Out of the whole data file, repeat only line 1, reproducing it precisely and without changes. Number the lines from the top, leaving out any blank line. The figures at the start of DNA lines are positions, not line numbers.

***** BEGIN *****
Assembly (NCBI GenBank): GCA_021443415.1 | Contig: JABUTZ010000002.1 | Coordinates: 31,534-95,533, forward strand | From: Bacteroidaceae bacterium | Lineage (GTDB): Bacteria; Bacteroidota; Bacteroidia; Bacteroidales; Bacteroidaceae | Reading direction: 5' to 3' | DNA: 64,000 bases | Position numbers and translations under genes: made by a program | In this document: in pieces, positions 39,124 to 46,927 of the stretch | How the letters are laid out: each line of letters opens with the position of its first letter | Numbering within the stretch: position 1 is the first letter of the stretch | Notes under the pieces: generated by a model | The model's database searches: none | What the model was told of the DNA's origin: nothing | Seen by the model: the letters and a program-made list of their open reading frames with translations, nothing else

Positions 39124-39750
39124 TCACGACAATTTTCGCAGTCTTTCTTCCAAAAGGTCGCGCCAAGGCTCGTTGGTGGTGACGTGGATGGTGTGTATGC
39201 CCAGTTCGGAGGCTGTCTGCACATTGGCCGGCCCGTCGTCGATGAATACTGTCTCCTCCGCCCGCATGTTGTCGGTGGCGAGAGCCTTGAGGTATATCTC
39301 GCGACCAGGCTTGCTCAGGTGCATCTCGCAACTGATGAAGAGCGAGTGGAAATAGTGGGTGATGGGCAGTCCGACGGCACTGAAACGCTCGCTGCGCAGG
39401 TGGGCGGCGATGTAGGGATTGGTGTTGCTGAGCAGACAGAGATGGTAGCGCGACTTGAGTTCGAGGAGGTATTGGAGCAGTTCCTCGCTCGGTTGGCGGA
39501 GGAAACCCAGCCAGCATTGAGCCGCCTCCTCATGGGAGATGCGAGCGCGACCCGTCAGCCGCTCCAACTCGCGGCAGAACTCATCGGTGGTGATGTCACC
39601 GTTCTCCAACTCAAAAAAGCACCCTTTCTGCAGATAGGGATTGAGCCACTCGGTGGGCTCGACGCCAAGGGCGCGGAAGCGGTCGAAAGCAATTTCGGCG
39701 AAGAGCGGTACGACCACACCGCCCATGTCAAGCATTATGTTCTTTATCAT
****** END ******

Assembly (NCBI GenBank): GCA_021443415.1 | Contig: JABUTZ010000002.1 | Coordinates: 31,534-95,533, forward strand | From: Bacteroidaceae bacterium | Lineage (GTDB): Bacteria; Bacteroidota; Bacteroidia; Bacteroidales; Bacteroidaceae | Reading direction: 5' to 3' | DNA: 64,000 bases | Position numbers and translations under genes: made by a program | In this document: in pieces, positions 39,124 to 46,927 of the stretch | How the letters are laid out: each line of letters opens with the position of its first letter | Numbering within the stretch: position 1 is the first letter of the stretch | Notes under the pieces: generated by a model | The model's database searches: none | What the model was told of the DNA's origin: nothing | Seen by the model: the letters and a program-made list of their open reading frames with translations, nothing else